Detectives investigating the disappearance of Madeleine McCann hope to re-test “stranger” DNA from the flat she went missing from seven years ago.
Advances in technology mean new tests could be carried out on 30 strands of hair and other samples collected from the holiday apartment in Praia da Luz in 2007.
Francisco Brizida is president of the Institute of Legal Medicine and Forensic Sciences, where the DNA is being held, the Mirror reports.
It quotes him as saying: “Technology now allows us to go further than years ago in areas like genetic markers.
“I wouldn’t like to be that ambitious and say the secret to unlocking the Madeleine McCann case lies in our lab.
“But if this case was resolved it would be the best solution. And if we could cooperate with that, it would of course be wonderful.”
The newspaper adds Met detectives have held talks with the institute over access to the samples and that the DNA could even be brought to UK labs.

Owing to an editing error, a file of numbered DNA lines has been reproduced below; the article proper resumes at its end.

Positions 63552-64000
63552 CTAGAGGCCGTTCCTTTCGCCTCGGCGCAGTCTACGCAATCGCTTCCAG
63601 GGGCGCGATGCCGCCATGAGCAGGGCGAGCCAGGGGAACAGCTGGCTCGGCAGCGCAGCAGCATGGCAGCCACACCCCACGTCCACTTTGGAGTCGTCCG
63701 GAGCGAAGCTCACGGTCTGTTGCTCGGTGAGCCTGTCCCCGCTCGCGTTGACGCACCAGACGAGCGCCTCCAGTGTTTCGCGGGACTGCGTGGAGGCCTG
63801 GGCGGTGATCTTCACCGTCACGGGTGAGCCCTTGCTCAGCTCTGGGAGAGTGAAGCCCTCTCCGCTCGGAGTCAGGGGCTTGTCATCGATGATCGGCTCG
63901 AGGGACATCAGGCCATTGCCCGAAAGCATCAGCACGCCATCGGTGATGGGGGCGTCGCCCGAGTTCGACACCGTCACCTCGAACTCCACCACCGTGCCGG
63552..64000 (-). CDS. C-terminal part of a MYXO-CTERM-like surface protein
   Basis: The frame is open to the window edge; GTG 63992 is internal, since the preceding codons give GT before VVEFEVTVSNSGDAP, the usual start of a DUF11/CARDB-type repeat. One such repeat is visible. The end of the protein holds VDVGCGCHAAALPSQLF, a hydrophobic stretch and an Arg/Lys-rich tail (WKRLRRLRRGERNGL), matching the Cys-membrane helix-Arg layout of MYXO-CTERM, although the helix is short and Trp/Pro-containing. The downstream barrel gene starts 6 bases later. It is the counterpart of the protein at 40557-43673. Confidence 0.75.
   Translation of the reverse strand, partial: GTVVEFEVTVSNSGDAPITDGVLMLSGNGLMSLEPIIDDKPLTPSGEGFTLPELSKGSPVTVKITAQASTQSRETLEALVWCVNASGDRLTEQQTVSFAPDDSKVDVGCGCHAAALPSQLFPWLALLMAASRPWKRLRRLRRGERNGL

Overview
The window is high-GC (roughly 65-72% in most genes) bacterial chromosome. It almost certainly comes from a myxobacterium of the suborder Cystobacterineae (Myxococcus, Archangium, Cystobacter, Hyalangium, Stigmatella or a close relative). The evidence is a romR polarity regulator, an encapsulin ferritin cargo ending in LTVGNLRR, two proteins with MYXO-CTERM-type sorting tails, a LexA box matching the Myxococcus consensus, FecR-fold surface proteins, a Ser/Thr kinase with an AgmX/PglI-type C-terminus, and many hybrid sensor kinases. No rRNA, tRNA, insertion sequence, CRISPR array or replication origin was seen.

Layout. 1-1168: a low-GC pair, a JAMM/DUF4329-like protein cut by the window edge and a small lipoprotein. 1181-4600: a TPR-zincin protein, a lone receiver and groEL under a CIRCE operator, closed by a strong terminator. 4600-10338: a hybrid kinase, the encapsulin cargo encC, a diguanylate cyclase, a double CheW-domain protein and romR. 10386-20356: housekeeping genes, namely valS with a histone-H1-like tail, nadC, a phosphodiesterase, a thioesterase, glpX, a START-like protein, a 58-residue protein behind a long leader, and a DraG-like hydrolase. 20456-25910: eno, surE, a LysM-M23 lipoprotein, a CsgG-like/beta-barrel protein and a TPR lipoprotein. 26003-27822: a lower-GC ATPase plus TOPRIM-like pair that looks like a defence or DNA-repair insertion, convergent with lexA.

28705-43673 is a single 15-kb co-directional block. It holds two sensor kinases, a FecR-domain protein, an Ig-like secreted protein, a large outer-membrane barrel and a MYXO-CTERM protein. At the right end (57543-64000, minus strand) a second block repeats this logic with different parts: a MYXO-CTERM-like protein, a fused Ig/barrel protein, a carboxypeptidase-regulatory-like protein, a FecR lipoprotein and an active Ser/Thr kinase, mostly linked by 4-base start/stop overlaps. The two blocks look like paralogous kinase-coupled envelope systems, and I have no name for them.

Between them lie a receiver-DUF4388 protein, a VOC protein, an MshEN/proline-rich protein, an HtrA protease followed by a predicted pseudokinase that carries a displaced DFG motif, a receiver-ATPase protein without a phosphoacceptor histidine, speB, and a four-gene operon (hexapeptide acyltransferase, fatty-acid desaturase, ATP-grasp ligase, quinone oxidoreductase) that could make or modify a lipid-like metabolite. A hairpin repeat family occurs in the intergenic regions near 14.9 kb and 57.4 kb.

Six separate DNA samples were found in Madeleine’s bedroom, with five being ruled out having been identified as belonging to McCann family members.
The sixth sample remains unaccounted for.
According to The Sun: “Talks will also be held on testing new DNA collected from three prime suspects in July.
“They are Carlos Fernandes da Silva, 38, a former driver at the Praia da Luz resort, Paulo Riberio, 50, who looks like a man seen near the apartment and charity collector Ricardo Rodrigues, 23.
“The Met has applied to Portuguese authorities to interview them again.”
Madeleine, who was then nearly four, disappeared from her family's holiday apartment in Portugal's Algarve on May 3 2007, as her parents dined at a nearby tapas restaurant with friends.
The Metropolitan Police Service continues to offer a reward of up to £20,000 for information leading to the identification, arrest and prosecution of the person(s) responsible for the abduction of Madeleine McCann from Praia da Luz, Portugal on 3 May 2007.